|3 November [
O.S. 15 November] 1875
c. 1913 (aged 37–38)
Kara Sea, Russia
|Geologist, Arctic explorer
Rusanov was born in a merchant's family in Oryol, Russia. His early life was marred by hardship when his father went bankrupt before dying while Rusanov was still a child. Rusanov's widowed mother struggled to bring up the family but managed to send her son to the Oryol Gymnasium (Grammar School). Rusanov however began to be involved with Marxist revolutionaries. He was arrested by the police who while they could not prove anything informed the gymnasium leading to his expulsion. Rusanov therefore joined a theological seminary.
Rusanov entered the natural sciences faculty at Kiev University in 1897. At Kiev he was involved in Marxist activities and was again expelled and briefly imprisoned. While in jail he was inspired by books about Fridtjof Nansen's Arctic voyages and resolved to become a polar explorer. Rusanov was released in 1899 but subject to police over watch.
Sent into internal exile in Siberia, Rusanov became a statistician for the local council in Ust Syslosk (renamed Syktyvkar in 1930), where he conducted scientific observations in addition to his duties. At the end of his term he was not allowed to reside in any major Russian city, depriving him of a chance to further his education, he therefore went to study in Paris at the Sorbonne. Russanov specialised in geology and wrote his thesis on the geology of Novaya Zemlya. He was allowed to return to Russia in 1907.
In 1909–1911 V. A. Rusanov carried out explorations in Novaya Zemlya. He was helped by Tyko Vylka, his guide, who later became the Chairman of the Novaya Zemlya Soviet (local Council).
In 1912 Rusanov had been appointed to command a government expedition to Svalbard to investigate the coal potential.  He sailed from Aleksandrovsk-na-Murmane (now Polyarnyy, near Murmansk) on 26 June on ship Gerkules under Captain Alexander Kuchin, Roald Amundsen's South Pole navigator. The personnel consisted of thirteen men and one woman, Rusanov's French fiancée Julie Jean. Apart from Rusanov there was another geologist and a zoologist.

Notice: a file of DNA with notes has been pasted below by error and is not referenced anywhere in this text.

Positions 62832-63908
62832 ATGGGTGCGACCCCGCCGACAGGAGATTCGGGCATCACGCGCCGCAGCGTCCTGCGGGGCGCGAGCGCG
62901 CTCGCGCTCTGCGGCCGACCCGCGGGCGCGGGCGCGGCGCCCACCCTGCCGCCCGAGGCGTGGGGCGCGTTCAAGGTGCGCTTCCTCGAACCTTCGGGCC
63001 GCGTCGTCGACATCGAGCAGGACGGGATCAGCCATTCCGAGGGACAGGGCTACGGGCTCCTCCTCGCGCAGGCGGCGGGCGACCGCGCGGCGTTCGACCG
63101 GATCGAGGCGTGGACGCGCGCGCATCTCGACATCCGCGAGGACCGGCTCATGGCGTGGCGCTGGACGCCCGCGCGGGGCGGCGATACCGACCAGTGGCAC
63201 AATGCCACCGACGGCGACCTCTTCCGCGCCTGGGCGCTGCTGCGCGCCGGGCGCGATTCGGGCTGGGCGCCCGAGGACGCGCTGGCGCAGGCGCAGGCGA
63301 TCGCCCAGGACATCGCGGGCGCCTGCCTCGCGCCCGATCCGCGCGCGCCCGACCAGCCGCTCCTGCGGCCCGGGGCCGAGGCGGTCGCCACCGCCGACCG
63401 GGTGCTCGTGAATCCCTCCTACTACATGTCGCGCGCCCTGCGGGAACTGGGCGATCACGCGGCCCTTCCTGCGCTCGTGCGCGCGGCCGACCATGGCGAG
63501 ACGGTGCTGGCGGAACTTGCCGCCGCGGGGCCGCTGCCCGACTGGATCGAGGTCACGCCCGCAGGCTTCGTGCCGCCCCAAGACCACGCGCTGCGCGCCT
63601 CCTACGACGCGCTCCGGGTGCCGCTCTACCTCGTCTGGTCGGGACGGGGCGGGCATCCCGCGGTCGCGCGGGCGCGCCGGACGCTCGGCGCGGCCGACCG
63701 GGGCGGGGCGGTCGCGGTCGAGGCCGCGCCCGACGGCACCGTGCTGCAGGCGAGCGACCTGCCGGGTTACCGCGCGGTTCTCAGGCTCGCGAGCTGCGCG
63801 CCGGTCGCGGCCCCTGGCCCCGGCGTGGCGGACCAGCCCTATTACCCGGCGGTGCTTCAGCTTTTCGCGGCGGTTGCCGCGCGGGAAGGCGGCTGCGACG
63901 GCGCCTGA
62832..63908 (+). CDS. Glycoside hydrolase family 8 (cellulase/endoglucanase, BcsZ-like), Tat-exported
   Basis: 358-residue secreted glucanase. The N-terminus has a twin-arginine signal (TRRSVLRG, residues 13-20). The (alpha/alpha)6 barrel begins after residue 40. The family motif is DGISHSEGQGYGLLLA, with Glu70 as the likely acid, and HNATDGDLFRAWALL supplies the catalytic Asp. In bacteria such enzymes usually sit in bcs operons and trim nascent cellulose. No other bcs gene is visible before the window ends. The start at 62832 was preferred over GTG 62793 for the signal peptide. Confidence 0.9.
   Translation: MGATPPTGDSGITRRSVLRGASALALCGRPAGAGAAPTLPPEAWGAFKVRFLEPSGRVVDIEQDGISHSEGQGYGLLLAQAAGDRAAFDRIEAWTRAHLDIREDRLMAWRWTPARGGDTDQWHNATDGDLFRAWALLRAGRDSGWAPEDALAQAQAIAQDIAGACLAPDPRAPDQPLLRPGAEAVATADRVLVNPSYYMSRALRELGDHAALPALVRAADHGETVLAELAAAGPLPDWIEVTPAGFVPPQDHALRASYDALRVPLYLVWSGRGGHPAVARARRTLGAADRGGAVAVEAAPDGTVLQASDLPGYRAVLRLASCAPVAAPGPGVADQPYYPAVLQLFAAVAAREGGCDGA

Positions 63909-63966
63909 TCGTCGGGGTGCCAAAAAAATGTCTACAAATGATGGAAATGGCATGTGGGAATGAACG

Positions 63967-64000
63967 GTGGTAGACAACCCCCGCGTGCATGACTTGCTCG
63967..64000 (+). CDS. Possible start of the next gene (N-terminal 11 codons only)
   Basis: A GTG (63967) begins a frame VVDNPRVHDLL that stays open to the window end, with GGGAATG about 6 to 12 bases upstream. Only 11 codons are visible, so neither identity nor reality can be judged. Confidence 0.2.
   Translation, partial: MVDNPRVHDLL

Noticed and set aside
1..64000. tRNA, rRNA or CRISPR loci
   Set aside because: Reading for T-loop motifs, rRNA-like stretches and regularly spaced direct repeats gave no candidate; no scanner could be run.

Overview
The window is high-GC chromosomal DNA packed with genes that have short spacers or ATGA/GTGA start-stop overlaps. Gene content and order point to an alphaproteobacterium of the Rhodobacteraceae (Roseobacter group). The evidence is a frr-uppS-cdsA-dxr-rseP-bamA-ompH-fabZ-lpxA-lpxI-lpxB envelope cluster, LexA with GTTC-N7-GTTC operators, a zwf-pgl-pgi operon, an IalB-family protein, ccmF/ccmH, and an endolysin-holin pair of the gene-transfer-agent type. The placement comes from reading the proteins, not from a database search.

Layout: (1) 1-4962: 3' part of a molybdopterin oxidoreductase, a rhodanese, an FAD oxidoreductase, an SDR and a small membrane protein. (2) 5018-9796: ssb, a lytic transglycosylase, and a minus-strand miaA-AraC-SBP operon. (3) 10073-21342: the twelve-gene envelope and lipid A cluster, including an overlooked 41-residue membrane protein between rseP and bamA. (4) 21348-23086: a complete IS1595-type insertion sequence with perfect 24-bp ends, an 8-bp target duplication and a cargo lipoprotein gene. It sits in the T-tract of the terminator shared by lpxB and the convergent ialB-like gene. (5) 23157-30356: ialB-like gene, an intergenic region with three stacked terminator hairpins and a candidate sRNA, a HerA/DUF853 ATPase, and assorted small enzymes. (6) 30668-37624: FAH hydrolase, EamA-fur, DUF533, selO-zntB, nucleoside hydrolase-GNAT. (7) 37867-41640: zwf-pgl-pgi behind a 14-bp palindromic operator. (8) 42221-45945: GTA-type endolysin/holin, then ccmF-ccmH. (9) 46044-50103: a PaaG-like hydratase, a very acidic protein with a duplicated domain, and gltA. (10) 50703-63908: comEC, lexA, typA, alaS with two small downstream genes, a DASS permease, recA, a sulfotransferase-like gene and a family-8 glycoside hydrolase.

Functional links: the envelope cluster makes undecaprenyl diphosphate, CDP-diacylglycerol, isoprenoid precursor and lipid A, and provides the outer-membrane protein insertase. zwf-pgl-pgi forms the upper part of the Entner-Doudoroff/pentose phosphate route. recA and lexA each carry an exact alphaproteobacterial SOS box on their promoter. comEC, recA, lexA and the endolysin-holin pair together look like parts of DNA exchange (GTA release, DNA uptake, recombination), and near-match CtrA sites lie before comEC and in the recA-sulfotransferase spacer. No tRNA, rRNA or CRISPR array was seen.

At the end of a very successful summer's field work, three members of the expedition (the geologist, the zoologist and the ship's bosun) returned to Russia via Grønfjorden in Norway.  The remaining ten, however, without consultation with the authorities in St. Petersburg, set off with Rusanov in an incredibly rash attempt at reaching the Pacific Ocean via the Northern Sea Route. Their ship Gerkules was too small for the kind of expedition Rusanov had in mind.
The last to be heard of Rusanov's expedition was a telegram left at Matochkin Shar on Novaya Zemlya, which reached St. Petersburg on 27 September 1912. In it, Rusanov indicated that he intended rounding the northern tip of Novaya Zemlya, and heading east across the Kara Sea but nothing was heard from the Gerkules thereafter. He and his 11-man team, including Alexander Kuchin, disappeared without trace a year later in the Kara Sea, off the northern coast of Siberia.
In 1914–15 the almost impossible task of searching for Rusanov (as well as for the similarly disappeared Captain Georgy Brusilov and the Brusilov Expedition), was entrusted to Otto Sverdrup with the ship Eklips. His efforts, however, were unsuccessful.
In 1937, the Arctic Institute of the Soviet Union organized an expedition to the Nordenskiöld Archipelago on the ship Toros. Relics of the ill-fated Rusanov's expedition were found on Popova-Chukchina Island, located at (74° 56'N, 86° 18'E) off Kolosovykh Island in the Kolosovykh group.
Rusanov is dutifully remembered in the city of his birth, Oryol, where the Rusanova Street is named after him. There is also a museum in the house where he spent his childhood and youth at no. 43 Rusanova Street. The cabin Rusanov built on Svalbard in 1912 (Rusanovodden) was turned into a small self-guided museum.
Soviet coal mining on Svalbard began in 1932.